I am not advocating for more religion. I am advocating for the only thing that none of us can offer ourselves, a transformed life through faith in the Resurrection of Jesus and the hope of his Return, the reason we need to continue to align ourselves. If you are called to be a worship leader, if you are called to say, yes, Jesus, I want to serve your church; if you are helping people express their minds’ attention and hearts’ affection; if you are called to that, you are saying yes to that calling, you are not saying yes to any other life. I am not advocating for more religion, I am advocating for more transformation, starting with you; and then as you lead, the people God gives you to care for.


B. Take stock of where you are now in the view of the principles in Matthew 23

What do you need to do? Take stock of where you are now in view of the principles in Matthew 23. How are you doing? Are you more servant than star? Are you called to a life or a title? Do you have more ideas than you do actions? Inventory your life regularly and plead for the mercy of God to overtake your worship leadership and transform you more into the likeness of Christ. He is our model. He is the one we are following.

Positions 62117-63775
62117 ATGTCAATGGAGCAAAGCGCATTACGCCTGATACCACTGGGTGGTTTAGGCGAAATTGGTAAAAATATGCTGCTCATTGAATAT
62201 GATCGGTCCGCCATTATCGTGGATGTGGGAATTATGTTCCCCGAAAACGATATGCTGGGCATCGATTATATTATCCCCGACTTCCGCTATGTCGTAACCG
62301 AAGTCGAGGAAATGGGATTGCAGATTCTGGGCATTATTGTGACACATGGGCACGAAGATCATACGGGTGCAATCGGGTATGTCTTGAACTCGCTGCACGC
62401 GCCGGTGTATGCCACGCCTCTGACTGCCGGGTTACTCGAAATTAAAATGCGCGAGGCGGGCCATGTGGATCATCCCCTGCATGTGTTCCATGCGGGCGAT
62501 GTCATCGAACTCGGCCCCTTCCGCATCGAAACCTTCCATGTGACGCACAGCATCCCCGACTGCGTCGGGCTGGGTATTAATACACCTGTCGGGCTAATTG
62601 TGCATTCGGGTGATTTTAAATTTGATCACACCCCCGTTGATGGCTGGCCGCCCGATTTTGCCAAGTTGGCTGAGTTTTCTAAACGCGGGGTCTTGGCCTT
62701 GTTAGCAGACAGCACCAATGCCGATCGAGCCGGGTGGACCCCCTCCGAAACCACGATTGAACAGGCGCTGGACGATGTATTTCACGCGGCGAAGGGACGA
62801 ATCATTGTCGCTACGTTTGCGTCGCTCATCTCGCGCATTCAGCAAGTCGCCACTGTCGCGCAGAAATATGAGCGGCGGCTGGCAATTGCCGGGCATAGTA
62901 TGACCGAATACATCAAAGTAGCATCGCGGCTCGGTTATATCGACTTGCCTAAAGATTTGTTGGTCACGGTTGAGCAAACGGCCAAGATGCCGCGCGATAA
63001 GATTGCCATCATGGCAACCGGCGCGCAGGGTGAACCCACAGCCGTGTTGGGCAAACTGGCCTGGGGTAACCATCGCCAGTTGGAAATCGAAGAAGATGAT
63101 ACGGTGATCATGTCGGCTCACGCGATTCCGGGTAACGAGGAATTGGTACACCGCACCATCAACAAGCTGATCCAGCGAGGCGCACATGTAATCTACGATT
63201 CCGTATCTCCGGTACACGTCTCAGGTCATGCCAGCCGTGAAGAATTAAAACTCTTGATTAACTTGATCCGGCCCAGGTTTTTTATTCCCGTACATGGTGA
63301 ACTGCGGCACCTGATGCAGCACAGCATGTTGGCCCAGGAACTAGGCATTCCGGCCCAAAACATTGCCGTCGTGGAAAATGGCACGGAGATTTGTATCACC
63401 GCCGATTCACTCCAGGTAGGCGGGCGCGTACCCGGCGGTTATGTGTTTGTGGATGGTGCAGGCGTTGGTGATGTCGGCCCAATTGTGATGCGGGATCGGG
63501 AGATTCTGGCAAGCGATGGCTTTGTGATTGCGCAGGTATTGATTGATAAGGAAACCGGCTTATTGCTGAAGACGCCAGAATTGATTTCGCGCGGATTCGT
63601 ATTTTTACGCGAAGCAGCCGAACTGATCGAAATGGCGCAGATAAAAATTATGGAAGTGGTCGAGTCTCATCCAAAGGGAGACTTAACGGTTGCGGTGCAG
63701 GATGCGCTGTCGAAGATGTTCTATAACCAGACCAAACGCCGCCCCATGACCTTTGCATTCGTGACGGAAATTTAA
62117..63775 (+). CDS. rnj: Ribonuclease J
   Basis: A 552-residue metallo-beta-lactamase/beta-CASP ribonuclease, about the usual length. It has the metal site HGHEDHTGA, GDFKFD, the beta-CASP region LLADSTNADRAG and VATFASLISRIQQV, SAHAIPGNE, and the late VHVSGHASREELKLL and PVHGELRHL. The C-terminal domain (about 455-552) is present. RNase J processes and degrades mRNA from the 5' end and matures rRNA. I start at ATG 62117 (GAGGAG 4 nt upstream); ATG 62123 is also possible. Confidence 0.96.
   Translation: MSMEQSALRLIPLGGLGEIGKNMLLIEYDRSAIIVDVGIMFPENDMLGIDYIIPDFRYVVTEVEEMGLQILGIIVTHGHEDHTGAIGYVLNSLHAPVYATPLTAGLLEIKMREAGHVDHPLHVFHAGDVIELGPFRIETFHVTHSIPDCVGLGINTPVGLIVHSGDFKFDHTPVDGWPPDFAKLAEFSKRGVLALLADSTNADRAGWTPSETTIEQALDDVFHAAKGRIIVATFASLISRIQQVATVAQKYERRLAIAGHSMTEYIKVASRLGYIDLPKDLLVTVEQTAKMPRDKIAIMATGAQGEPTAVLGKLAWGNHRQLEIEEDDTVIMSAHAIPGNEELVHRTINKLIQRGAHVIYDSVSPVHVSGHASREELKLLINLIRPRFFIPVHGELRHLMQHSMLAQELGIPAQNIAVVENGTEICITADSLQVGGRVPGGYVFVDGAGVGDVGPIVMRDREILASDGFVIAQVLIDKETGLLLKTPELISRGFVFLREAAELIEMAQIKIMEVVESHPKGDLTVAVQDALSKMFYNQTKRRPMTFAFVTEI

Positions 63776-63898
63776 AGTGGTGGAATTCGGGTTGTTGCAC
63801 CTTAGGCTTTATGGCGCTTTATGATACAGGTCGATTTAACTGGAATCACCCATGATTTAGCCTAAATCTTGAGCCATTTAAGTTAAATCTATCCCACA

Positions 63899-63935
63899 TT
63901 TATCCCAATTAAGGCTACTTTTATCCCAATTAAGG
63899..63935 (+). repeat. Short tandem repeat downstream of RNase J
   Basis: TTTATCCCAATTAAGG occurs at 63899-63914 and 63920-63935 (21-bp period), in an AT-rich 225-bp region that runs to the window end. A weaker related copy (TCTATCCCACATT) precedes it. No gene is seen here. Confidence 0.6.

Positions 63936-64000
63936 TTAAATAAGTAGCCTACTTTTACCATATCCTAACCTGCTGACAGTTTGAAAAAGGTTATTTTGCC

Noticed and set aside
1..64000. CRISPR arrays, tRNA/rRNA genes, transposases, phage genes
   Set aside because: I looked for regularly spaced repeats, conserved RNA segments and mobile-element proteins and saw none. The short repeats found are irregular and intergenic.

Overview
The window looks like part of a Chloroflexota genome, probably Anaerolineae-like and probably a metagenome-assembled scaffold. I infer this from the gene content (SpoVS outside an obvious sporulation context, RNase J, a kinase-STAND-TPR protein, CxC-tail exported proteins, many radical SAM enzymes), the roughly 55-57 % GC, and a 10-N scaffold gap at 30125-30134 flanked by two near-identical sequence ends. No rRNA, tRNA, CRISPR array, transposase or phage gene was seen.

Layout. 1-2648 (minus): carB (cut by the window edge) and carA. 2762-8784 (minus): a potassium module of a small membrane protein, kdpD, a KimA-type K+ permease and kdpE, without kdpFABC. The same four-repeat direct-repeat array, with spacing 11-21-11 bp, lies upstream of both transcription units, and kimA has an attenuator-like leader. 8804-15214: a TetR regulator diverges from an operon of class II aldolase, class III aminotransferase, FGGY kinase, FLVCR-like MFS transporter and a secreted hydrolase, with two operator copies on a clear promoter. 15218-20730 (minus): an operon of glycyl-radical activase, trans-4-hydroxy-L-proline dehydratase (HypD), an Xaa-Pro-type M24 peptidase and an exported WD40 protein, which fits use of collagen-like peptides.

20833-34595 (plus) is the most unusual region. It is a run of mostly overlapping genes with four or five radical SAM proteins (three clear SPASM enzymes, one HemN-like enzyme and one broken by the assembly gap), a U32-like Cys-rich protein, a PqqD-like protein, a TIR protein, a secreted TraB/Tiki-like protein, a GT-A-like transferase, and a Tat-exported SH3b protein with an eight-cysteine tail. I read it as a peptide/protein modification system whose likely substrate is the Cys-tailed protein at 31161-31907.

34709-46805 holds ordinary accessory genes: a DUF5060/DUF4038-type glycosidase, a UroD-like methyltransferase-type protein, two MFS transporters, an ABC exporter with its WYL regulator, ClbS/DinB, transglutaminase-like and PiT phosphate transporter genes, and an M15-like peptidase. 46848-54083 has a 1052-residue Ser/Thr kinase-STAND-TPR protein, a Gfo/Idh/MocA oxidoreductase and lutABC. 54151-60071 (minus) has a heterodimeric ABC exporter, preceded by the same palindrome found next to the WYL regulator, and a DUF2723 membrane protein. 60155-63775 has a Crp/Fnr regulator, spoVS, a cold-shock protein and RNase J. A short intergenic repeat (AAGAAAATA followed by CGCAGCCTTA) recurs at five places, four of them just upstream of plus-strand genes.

C. Christian vocation apart from a Christian commitment is a common theme among worship leaders

Why do we need to do that? A Christian vocation apart from a Christian commitment is a common theme among worship leaders. It has been a common theme I have observed through my life and ministry, especially during the years that I was on the road. I have traveled a lot, played a lot of concerts, was gone a lot. A Christian vocation, apart from a Christian commitment, is a real ugly side of Christian music that I don’t ever want any of you to be guilty of because I knew Christian people who worked in an industry supported by the people of God, but they had no Christian commitment. They were leaders, living in a way that none of us would be proud of. It is a tough spot, you don’t want to be there. I think purity and authenticity will return to the church if we really gauge the practices of confession and sanctification and growing in Christian maturity. Embrace that journey for your ministry; and if you are a famous Christian musician and you happen to be listening to this, embrace that journey. If you are a worship leader of a church of 50 people and you wish it was something more from an external perspective, give yourself the freedom to lay that dream down and say, God, I want you to make this more from an internal perspective. I want you to change who I am as a leader, not by changing my position or my influence or the number of people who sing my songs, but change who I am on the inside and make contentment be what rules my heart. You will be so much happier, I promise you. You will be more Christ-honoring with your ministry, too.